Published October 25, 2010
This year’s contentious midterm elections have provided some clear hits and misses for politicians when it comes to mistakes and opportunities in key House, Senate and governors races.
Let’s explore some of the most critical hits and misses and determine if any of them will affect the ultimate outcome of races:
Last week, at their first debate, Democrat Conway launched into a weird personal attack on the religious fitness of Republican Paul. Conway provided no proof for 30-year-old allegations that questioned Paul’s Christian faith and followed the attack with media ads parroting personal attacks on Paul’s religious beliefs.
As a result of Conway’s debate attack, Paul strongly denounced Conway’s sleazy attacks during the debate and upon conclusion of the debate stormed off the stage -- refusing to shake Conway’s hand.
Paul’s actions in response to Conway’s personal attacks were strong and effective. The decision by Paul to appear at the last agreed upon debate was a smart move.
In a tight race, I believe Kentucky voters will reject Conway’s personal non-issue attacks. Conway’s mistake and Paul’s response to it may very well turn this election for Paul.
MISS: Delaware Senate Race: Open seat vacated by Vice President Biden pits Tea Party favorite and perennial candidate Christine O’Donnell against New Castle County Executive Democrat Chris Coons.
When television footage surfaced of an ABC comedy show in the 1980s wherein O’Donnell admitted to dabbling in witchcraft as a teenager, O’Donnell chose to feed the story instead of squelching it.
The O’Donnell campaign quickly followed up with a statewide commercial in which O’Donnell appears on camera and professes not to be a witch. Although she said she was not a witch, she certainly looked like one, dressed in all black before a black, shadowy backdrop. The commercial was weird, disturbing and uncomfortable and dashed any hope for O’Donnell to win in a state where another Republican politician could have had a shot. Her ad garnered national, sustained and unflattering attention to her and questioned her fitness as a serious political candidate.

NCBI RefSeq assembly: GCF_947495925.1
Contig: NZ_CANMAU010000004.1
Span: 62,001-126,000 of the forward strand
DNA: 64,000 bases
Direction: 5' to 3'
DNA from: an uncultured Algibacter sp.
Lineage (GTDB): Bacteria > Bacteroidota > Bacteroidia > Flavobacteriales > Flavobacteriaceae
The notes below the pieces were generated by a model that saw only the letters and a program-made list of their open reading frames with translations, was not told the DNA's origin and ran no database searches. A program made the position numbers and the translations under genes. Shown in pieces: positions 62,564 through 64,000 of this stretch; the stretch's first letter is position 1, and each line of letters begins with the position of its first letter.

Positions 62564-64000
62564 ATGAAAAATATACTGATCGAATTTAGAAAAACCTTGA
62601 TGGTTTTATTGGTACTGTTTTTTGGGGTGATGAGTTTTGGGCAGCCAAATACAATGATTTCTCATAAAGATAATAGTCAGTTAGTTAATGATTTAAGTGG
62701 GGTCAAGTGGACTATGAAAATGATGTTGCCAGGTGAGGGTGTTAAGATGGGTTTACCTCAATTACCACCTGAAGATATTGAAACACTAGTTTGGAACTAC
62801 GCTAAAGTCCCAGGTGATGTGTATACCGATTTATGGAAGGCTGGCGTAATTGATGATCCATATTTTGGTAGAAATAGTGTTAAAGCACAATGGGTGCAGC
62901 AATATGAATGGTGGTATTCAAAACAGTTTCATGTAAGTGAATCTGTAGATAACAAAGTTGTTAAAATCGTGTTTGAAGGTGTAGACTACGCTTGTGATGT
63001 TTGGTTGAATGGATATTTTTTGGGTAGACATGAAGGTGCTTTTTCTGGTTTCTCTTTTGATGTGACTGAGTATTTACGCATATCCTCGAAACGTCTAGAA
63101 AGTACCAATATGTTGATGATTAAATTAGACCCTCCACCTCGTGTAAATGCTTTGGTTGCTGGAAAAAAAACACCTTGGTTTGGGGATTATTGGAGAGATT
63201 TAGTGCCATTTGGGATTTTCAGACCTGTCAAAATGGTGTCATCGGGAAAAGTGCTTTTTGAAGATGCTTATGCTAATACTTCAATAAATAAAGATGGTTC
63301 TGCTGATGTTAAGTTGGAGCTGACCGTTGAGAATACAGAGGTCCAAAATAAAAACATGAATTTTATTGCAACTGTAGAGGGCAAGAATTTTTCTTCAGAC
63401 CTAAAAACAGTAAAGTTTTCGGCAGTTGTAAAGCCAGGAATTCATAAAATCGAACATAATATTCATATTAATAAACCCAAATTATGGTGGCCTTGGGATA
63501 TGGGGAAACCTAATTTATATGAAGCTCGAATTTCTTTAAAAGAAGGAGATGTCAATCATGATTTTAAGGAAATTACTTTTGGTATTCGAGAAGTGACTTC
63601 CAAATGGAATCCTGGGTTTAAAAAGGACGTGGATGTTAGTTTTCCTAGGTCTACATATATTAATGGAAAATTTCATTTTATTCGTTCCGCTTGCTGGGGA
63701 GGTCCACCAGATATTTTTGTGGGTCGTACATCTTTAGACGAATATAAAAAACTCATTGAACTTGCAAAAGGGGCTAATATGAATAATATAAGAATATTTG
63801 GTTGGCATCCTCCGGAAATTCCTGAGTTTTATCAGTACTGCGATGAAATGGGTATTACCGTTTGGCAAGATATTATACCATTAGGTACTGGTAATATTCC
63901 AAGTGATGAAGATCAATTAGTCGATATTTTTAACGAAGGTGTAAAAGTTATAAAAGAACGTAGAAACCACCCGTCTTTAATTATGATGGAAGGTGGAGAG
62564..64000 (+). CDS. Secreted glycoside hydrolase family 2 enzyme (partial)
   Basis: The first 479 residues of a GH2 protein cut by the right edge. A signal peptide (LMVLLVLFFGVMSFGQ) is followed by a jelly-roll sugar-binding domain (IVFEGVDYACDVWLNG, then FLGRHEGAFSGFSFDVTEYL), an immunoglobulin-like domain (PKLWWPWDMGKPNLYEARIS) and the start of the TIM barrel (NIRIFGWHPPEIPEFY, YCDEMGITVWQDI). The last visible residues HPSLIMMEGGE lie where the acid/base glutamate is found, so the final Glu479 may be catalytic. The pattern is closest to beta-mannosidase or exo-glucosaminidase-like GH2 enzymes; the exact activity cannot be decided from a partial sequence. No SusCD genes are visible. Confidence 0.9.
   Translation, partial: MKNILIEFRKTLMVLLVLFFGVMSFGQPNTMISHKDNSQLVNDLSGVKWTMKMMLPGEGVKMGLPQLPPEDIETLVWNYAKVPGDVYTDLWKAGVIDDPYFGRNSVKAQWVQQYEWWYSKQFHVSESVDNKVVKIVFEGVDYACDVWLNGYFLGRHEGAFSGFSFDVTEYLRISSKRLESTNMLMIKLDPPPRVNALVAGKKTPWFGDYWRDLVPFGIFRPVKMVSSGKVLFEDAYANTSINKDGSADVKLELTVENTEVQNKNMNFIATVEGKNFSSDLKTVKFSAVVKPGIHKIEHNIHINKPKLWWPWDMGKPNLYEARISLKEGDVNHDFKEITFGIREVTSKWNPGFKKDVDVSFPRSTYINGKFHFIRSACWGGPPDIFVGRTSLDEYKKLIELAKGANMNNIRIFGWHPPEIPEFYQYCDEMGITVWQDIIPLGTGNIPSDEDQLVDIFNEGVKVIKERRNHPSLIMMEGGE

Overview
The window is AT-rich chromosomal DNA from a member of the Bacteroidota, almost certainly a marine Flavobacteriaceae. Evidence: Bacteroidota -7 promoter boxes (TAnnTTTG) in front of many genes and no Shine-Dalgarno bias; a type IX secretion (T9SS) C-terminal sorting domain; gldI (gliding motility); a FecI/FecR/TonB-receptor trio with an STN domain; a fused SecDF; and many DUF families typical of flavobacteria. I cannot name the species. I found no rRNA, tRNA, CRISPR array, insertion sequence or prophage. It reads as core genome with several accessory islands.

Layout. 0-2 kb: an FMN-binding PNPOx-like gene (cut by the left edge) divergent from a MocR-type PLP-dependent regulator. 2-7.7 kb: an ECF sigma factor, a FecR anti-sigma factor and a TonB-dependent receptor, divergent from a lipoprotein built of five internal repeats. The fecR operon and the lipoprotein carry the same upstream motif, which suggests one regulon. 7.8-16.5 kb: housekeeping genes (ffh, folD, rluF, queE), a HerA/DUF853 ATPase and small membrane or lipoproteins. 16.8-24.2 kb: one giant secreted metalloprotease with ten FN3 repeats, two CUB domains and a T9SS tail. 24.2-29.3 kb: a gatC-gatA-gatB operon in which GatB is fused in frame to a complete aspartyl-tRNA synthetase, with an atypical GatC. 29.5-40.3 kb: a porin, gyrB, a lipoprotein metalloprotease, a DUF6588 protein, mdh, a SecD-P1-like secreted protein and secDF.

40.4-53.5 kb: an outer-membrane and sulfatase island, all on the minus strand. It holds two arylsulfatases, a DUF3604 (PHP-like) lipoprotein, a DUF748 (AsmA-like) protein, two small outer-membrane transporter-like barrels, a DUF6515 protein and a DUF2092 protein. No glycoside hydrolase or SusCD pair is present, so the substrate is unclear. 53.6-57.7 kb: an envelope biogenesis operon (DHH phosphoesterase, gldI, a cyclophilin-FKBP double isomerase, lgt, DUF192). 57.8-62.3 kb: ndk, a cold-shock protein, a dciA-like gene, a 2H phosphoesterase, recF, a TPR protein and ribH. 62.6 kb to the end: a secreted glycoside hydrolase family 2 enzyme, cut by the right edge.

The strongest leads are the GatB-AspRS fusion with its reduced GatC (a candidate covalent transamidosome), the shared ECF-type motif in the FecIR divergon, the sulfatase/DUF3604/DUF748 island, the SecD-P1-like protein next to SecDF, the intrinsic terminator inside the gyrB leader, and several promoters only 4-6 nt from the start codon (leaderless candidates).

HIT: Massachusetts Fourth District House Race: Pits 30-year Democratic incumbent Barney Frank against Republican businessman and Marine veteran Sean Bielat. Ordinarily this would not even be a contested election but for Frank’s disastrous and arrogant performance with regard to his chairmanship of the House Banking Committee. Win, lose or draw the political novice Bielat looks like David taking on Goliath.
The Republican is vastly outnumbered in registered voters in the Fourth District and started his campaign with virtually no support. In spite of all the obstacles that Bielat is facing, he is gaining ground on Frank in the closing days of the campaign.
Frank only raised $315,000 while Bielat was able to raise $378,000. Frank, who professes to be one of the “poorest” members of Congress, just this past week took out a personal loan for $200,000 in a desperate effort to save his seat.
Bielat has run a textbook campaign by sticking to the issues and putting Frank’s feet to the fire on his Congressional record. Bielat also handled the personal attacks made by Frank’s male lover very well in a face-to-face confrontation that has received extensive press attention.
MISS: California Governor’s Race: Pits Democratic former Governor and current Attorney General Jerry Brown against Republican businesswoman and former eBay CEO Meg Whitman.
When Whitman was hit with the allegation that she has knowingly hired and maintained in her employ for nine years an illegal housekeeper instead of hitting back hard as the victim of a fraud Whitman played it wrong. She sympathized with the housekeeper.
It is clear Whitman had used an employment agency for the hire and Whitman did not directly hire the housekeeper. The housekeeper is an admitted liar who lied on applications, produced fraudulent records and remains in this country illegally.
Whitman should have pushed back hard against the allegations, pointed to their political motivations. She should have went on the offense.
Since this incident, Whitman has been sliding in the polls. Her missed opportunity to stand up for herself may very well cost her the election.
Elections provide pivotal moments in time when candidates can either “seize the day” or let the sun go down on them. Candidates and their campaigns must be savvy and nimble enough to recognize opportunities and take them and recognize problems and squash them.
This election cycle will be no different. Many races will be won or lost on “Hits” and “Misses.”
Bradley A. Blakeman served as deputy assistant to President George W. Bush from 2001-04. He is currently a professor of Politics and Public Policy at Georgetown University and a frequent contributor to the Fox Forum.